(Gen. 1:14) Does Genesis teach that the sun and moon were created after the Earth?

CLAIM: Critics point out that the sun, moon, and stars were supposedly created after God created the Planet Earth. However, this clearly contradicts modern science, which teaches that it was the other way around.

RESPONSE: The text doesn’t say that the sun, moon, and stars were created (Hebrew bara) on the fourth day. Sailhammer writes,

In v.14 God does not say, “Let there be lights … to separate,” as if there were no lights before this command and afterward the lights were created. Rather the Hebrew text reads, “And God said, “Let the lights in the expanse of the sky separate.’ ” In other words, unlike the syntax of v.6, in v.14 God’s command assumes that the lights were already in the expanse and that in response to his command they were given a purpose, “to separate the day from the night” and “to mark seasons and days and years.” If the difference between the syntax of v.6 (the use of hāyāh alone) and v.14 (hāyāh + l infinitive; cf. GKC, 114h) is significant, then it suggests that the author did not understand his account of the fourth day as an account of the creation of the lights; but, on the contrary, the narrative assumes that the heavenly lights have been created already “in the beginning.”[1]

Ross notes, “Verse 16 does not specify when in the past the sun, moon, and stars were made.”[2] These could have been made billions of years before this statement. Robert Newman notes that the Hebrew verb tense for “made” is the pluperfect, which can be translated “had made.” This same verb tense is used when Laban enters Rachel’s tent in Genesis 31:34 to demonstrate that she “had taken” the idols.[3] Instead, the text says that they were created for the purpose of detecting “seasons and for days and for years” (Gen. 1:14b). It could have been that the sun, moon, and stars could not be seen through the Earth’s early atmosphere until this point in history. Since the perspective of the story is told from the Spirit of God hovering over the surface of the water (Gen. 1:2), this could be our vantage point from which the story was being told.[4] C. John Collins notes that the expression, “Let there be…” is used in the rest of the Bible to show function—not creation (1 Sam. 20:13; Ps. 33:22 with 90:17. He writes, “‘He made’ is not the same as ‘he created.’”[5]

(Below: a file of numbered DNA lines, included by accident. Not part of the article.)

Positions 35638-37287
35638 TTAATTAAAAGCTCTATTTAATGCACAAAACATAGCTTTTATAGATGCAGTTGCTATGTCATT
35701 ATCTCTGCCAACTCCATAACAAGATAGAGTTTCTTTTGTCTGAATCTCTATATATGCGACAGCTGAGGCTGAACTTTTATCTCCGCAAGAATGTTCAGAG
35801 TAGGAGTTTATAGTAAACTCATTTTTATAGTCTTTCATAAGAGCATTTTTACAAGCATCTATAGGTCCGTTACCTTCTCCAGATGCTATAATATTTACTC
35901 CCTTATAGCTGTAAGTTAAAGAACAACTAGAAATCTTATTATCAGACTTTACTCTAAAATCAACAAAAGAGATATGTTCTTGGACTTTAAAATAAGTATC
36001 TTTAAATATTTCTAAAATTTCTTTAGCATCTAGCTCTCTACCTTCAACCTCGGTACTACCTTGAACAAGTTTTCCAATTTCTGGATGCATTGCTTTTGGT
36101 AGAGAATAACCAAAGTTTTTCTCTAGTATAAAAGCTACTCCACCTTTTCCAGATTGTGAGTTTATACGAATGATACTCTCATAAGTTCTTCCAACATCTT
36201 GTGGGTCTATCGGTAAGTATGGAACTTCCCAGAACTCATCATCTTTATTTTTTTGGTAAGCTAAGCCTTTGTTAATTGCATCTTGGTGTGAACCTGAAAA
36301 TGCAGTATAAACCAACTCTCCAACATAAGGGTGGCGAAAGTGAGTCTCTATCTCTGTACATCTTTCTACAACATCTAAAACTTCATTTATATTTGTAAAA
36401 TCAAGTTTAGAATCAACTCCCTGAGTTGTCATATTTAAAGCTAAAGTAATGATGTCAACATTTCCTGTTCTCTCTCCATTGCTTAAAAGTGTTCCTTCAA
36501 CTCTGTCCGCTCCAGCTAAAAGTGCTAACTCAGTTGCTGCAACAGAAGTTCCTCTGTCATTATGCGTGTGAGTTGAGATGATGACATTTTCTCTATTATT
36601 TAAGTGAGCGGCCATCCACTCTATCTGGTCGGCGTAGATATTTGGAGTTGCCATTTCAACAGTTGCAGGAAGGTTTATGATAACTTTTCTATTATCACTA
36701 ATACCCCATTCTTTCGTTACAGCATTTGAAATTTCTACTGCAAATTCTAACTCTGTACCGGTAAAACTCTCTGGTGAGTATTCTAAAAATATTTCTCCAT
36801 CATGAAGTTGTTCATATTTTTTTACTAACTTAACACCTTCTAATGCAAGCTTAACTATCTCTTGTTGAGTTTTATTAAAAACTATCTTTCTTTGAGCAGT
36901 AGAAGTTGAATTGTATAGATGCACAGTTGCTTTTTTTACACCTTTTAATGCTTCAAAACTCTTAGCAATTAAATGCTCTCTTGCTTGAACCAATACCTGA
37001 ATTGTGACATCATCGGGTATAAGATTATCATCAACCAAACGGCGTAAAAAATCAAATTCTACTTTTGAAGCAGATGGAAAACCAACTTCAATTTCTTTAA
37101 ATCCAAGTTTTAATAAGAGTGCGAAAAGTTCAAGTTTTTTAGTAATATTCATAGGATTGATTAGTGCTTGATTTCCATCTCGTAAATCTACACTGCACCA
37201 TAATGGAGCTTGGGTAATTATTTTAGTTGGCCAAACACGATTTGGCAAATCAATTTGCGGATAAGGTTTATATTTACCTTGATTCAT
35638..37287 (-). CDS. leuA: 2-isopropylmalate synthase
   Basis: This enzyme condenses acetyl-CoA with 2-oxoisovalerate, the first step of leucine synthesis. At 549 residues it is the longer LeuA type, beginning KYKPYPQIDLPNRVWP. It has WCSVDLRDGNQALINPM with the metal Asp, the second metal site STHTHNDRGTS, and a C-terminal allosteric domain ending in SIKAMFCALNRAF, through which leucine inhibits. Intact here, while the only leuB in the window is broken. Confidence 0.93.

[1] Sailhamer, J. H. (1990). Genesis. In F. E. Gaebelein (Ed.), The Expositor’s Bible Commentary: Genesis, Exodus, Leviticus, Numbers (Vol. 2, p. 34). Grand Rapids, MI: Zondervan Publishing House.

[2] Ross, Hugh. The Genesis Question: Scientific Advances and the Accuracy of Genesis. Colorado Springs, CO: NavPress, 1998. 44.

[3] See Robert Newman in Youngblood, Ronald F. The Genesis Debate: Persistent Questions about Creation and the Flood. Nashville: T. Nelson, 1986. 45-46.

[4] Archer writes, “But inasmuch as the creation of light on the first “day” indicates the priority of the sun even in the Mosaic account, we are to understand on exegetical grounds that the emphasis on the fourth day was not the original creation of the heavenly bodies as such, but rather their becoming available for the purpose of regulating time and the cycles of the rotation and revolution of earth and moon… The specific verb for “create ex nihilo” (bārā˒) is not used in Gen. 1:16, but rather the more general term, make (˓āsâ). The fair inference is that a dense vapor encompassing the earth had hitherto precluded this possibility, even though sufficient diffused light may have previously penetrated to support the growth of plant life.” Archer, Gleason L. A Survey of Old Testament Introduction. Third Edition. Chicago, IL: Moody, 1998. 202.

[5] Collins, C. John. Science & Faith: Friends or Foes? Wheaton, IL: Crossway, 2003. 90.